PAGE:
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Abstract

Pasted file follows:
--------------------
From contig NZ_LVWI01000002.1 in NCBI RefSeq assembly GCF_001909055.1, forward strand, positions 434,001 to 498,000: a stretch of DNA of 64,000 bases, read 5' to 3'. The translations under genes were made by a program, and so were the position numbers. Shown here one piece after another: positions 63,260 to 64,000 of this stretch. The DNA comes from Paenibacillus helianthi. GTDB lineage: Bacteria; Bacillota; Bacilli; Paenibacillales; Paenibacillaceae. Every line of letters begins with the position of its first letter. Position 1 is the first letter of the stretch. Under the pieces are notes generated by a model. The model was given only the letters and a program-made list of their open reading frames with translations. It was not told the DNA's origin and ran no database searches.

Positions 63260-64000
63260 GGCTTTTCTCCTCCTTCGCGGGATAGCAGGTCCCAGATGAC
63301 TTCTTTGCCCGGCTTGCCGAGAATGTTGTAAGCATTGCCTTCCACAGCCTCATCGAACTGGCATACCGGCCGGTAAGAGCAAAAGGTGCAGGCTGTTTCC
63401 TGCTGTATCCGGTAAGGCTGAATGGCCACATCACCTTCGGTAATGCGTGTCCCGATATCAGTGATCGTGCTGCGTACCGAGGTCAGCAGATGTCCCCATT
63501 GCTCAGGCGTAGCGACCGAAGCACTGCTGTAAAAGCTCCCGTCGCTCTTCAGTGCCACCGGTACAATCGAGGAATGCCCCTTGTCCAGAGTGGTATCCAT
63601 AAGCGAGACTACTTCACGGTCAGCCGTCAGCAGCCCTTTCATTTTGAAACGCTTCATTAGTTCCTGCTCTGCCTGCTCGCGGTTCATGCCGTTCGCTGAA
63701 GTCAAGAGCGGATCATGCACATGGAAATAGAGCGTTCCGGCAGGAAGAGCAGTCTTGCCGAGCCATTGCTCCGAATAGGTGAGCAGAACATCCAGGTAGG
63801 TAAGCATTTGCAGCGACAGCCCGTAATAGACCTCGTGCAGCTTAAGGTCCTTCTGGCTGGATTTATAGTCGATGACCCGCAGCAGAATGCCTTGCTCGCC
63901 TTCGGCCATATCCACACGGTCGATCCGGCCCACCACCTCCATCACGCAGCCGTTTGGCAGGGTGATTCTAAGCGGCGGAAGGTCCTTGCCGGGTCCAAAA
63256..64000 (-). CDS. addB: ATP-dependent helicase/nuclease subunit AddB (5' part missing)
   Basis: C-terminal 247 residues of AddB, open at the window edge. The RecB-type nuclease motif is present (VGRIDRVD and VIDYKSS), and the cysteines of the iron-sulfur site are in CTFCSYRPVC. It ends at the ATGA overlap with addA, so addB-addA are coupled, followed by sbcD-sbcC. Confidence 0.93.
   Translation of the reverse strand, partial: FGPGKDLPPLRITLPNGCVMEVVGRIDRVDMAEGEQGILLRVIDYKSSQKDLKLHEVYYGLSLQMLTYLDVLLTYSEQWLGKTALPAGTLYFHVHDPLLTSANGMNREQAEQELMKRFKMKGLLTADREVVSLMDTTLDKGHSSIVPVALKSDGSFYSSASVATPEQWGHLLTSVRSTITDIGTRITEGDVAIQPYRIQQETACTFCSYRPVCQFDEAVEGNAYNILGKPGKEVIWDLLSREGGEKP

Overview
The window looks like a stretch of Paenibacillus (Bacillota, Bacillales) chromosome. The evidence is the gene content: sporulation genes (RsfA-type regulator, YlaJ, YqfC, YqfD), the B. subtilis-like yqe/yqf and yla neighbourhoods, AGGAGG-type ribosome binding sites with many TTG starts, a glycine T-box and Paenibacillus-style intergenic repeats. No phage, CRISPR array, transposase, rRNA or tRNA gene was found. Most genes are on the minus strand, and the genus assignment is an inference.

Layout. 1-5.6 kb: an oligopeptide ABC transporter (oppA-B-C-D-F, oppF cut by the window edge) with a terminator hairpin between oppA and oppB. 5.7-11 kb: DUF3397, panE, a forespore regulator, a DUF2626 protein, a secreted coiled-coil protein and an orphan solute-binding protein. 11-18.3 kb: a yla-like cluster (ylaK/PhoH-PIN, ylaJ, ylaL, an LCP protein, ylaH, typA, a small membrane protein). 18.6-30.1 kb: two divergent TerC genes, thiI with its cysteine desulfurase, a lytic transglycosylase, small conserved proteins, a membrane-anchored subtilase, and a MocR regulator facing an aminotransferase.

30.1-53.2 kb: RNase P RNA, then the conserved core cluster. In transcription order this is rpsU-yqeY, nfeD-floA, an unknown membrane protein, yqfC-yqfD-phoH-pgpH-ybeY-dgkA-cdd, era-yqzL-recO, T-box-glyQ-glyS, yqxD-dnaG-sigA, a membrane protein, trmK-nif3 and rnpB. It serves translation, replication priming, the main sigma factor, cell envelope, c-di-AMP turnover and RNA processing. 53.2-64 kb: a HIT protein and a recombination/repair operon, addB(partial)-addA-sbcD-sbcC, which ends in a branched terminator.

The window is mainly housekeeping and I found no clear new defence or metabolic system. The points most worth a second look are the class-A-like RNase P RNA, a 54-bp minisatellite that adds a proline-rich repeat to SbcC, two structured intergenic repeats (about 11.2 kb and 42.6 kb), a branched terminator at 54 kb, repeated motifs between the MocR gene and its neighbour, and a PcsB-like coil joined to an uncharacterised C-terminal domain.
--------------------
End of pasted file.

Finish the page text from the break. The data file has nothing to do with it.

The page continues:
On May I, 19 70, a massive demonstration was held on the New Haven Green. University students, townspeople and visitors from across the Eastern Seaboard gathered to protest the treatment of Black Panthers in America. Just on the northern edge of the Green sat the Superior Court building where Bobby Seale and seven other Panthers were to be tried for the murder of Alex Rackley. In order to sift out the various issues raised by the prosecutions and the demonstration, and to explore how members of the Yale community ought to relate to these trials on its doorstep, several students organized teachins during the week prior to the demonstration. Among those faculty members and students who agreed to participate on such short notice were Professors Thomas 1. Emerson and Charles A. Reich of the Yale Law School and J. Otis Cochran, a third-year law student and presidentof the Black American Law Students Association. They have been kind enough to allow Law and Social Action to share with our readers the thoughts on the meaning and impact of political trials which they shared with the Yale community at that time.

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